EDITOR: | May 3rd, 2016 | 2 Comments

Core Consultants’ Rare Earth Market Summary

| May 03, 2016 | 2 Comments

Core Consultants published its May edition of the Monthly Rare Earth Report. The main topics in this feature include:

  • MIIT new production standards
  • Commercial stockpiling due to commence
  • Investment from other countries continues

The Ministry of industry and Information Technology (MIIT) intends to set new standards for domestic rare earth producers. At present this is still in the proposal stage and public opinion will be considered. However, the idea is to specify minimum production utilisation levels, recovery rates and yields as well as to implement an exploitation plan that complies with environmental standards. In 1Q16 average operation rates at the smelters were 52.6%. If this plan is implemented, then the expectation is that these rates will rise above 65% at the outset. Long term, we believe that this is a step in the right direction and will increase China’s overall efficiencies and modernise the industry. In the short term, higher production rates may place further downward pressure on prices.

Since mid-April, there have been rumours that the National Development and Reform Commission (NDRC) would begin stockpiling material. This has translated into higher offer prices from domestic producers. However, as there have been a number of false starts with respect to stockpiling, with the result that offer prices rise, followed by panic selling, transactions have been relatively lacklustre. We believe the most exposed is Europe’s praseodymium oxide consumers as they have almost no stockpiles and have refused to bite at these higher prices, preferring to hold off from replenishing stocks. If stockpiling commences and prices rise further, then these importers may be forced to restock at higher levels.

Outside of China, India is considering making certain rare earth mining blocks available to companies. To date the Atomic Mineral Concession Rules prevent private companies from exploiting radioactive monazite deposits and therefore State-owned Indian Rare Earth Limited (IREL) is the sole rare earth producer.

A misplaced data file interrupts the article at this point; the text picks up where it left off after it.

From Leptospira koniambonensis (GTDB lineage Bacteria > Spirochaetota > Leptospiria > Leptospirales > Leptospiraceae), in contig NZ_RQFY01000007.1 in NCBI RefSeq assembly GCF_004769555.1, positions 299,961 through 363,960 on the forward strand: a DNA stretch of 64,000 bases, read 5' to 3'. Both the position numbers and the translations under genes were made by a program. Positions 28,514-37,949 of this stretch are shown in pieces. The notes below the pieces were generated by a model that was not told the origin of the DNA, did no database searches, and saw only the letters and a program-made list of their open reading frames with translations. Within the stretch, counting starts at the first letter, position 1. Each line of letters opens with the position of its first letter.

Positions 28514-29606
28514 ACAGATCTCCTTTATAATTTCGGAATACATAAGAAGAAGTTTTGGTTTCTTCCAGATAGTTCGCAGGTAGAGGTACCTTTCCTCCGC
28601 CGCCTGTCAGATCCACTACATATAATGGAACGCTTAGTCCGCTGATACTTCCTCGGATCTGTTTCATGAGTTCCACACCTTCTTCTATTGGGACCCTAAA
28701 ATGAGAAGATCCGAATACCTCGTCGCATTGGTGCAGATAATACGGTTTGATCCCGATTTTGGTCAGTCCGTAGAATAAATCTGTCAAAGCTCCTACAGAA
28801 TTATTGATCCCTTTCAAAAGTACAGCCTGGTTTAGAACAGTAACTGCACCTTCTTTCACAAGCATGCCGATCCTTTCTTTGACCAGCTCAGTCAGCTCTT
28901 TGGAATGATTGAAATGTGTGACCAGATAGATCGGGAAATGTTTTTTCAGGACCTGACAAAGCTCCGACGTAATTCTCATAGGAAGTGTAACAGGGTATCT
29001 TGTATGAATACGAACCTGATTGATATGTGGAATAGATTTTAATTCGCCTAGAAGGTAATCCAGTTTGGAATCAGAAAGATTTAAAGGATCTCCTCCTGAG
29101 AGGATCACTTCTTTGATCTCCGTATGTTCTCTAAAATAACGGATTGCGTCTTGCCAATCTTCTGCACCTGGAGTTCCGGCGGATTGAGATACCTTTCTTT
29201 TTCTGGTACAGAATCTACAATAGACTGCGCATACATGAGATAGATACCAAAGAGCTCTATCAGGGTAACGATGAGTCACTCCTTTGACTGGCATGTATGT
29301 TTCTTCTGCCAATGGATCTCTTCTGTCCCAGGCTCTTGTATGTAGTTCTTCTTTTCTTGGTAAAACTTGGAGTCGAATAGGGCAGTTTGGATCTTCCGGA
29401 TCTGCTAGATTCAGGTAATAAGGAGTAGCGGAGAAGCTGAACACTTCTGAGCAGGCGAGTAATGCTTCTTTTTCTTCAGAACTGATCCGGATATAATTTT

The Government of Quebec made a decision to provide $15m finance to Orbite Technologies. At the end of 2014, the Canadian government revealed a target to secure 20% of the rare earth supply by 2018 and would therefore invest in the sector. However currently Hoidas Lake is the only significant project and therefore it is unlikely that this goal will be realised.

With respect to the end user market, Germany is following China’s lead of providing subsidies for its electric vehicle sector. This initiative is expected to enable Germany to see 0.5m EV’s on the roads by 2020- ten times the current level. Positive EV growth is expected to spur growth in the permanent magnet sector which has been constrained of late due to oversupply. We expect volume demand for NdFeB magnets to rise 10% this year.

In terms of our outlook for prices, we expect that May and June will be stable as producers would not be inclined to lower offer prices ahead of possible stockpiling. From July, we expect slightly lower prices and sell-offs following the end of the commercial stockpiling period.



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  • Thomas Kruemmer

    Hoidas Lake is a project of more than a year bankruptcy protected Great Western Minerals. How this project could be prospective escapes me, or have there been any recent concrete and tangible actions with regard to this resource?

    May 9, 2016 - 1:50 AM

  • Lara Smith

    It was more of a statement that Canada’s really only significant project had been Hoidas Lake and therefore is unlikely to achieve its goal of 20% supply, rather than a statement of the project’s solvency. It is common knowledge that HL is bankrupt and that the deposit is too small, too low grade and too metallurgically complex to be of value.

    May 9, 2016 - 2:58 AM

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